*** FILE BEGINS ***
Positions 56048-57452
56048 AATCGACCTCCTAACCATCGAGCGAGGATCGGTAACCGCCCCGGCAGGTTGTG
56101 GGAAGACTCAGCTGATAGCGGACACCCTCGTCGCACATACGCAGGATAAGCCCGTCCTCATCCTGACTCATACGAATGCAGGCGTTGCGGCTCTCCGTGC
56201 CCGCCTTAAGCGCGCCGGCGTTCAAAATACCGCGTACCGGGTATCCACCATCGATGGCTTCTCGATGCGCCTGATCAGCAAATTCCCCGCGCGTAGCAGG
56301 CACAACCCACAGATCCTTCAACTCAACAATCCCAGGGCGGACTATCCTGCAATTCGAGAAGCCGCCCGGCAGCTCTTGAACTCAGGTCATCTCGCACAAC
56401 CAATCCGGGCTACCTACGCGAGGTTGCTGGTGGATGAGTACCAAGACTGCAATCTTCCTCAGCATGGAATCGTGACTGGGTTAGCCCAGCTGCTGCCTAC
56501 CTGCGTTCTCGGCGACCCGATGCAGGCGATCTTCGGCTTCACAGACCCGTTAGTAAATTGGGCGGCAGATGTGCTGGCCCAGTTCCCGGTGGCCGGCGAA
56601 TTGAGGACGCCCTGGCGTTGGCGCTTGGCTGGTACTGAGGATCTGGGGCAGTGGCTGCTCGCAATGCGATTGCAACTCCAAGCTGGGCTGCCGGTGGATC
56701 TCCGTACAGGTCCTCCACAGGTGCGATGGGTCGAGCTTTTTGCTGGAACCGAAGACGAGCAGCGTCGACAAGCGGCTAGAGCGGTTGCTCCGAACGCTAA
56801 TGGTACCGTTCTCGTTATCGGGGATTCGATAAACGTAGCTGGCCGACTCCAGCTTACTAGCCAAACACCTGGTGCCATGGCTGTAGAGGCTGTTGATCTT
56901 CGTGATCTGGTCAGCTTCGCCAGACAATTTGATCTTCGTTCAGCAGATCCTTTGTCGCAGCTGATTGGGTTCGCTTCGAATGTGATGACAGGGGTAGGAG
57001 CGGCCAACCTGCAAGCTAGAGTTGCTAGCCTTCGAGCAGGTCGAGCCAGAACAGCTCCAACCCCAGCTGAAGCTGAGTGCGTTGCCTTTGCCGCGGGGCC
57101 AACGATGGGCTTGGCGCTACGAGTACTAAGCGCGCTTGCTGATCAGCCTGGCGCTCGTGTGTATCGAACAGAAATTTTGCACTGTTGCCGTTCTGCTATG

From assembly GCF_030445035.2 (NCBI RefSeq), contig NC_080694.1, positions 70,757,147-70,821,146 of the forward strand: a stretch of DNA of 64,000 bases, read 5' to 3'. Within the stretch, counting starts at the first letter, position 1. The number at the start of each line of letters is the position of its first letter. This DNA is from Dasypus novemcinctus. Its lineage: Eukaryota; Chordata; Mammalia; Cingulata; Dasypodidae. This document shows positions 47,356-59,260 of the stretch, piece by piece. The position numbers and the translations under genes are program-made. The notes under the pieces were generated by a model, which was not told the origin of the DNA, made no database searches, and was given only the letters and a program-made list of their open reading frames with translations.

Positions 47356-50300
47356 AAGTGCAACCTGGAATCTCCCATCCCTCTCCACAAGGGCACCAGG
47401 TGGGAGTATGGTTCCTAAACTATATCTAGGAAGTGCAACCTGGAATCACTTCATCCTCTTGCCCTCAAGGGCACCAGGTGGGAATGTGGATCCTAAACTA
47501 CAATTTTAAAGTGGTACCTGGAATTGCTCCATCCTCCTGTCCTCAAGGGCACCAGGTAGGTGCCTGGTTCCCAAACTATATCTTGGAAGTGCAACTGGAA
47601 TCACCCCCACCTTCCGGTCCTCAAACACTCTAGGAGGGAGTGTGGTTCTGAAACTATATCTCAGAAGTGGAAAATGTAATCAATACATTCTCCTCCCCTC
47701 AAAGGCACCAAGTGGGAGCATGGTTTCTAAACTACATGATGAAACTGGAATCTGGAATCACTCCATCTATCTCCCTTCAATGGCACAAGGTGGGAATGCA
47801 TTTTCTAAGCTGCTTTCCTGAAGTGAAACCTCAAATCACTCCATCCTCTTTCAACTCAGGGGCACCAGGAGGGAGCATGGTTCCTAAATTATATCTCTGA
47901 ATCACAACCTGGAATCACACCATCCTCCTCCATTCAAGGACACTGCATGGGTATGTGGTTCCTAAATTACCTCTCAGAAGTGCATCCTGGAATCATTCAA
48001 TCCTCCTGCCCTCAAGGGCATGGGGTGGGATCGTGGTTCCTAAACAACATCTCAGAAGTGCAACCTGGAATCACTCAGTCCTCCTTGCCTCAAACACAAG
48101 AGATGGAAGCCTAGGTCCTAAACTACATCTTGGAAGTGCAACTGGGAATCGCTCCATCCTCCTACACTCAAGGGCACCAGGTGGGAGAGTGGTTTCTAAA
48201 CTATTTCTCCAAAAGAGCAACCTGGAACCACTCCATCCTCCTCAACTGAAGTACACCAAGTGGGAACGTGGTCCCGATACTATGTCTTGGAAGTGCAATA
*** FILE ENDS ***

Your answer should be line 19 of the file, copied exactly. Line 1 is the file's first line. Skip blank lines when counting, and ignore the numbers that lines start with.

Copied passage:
47601 TCACCCCCACCTTCCGGTCCTCAAACACTCTAGGAGGGAGTGTGGTTCTGAAACTATATCTCAGAAGTGGAAAATGTAATCAATACATTCTCCTCCCCTC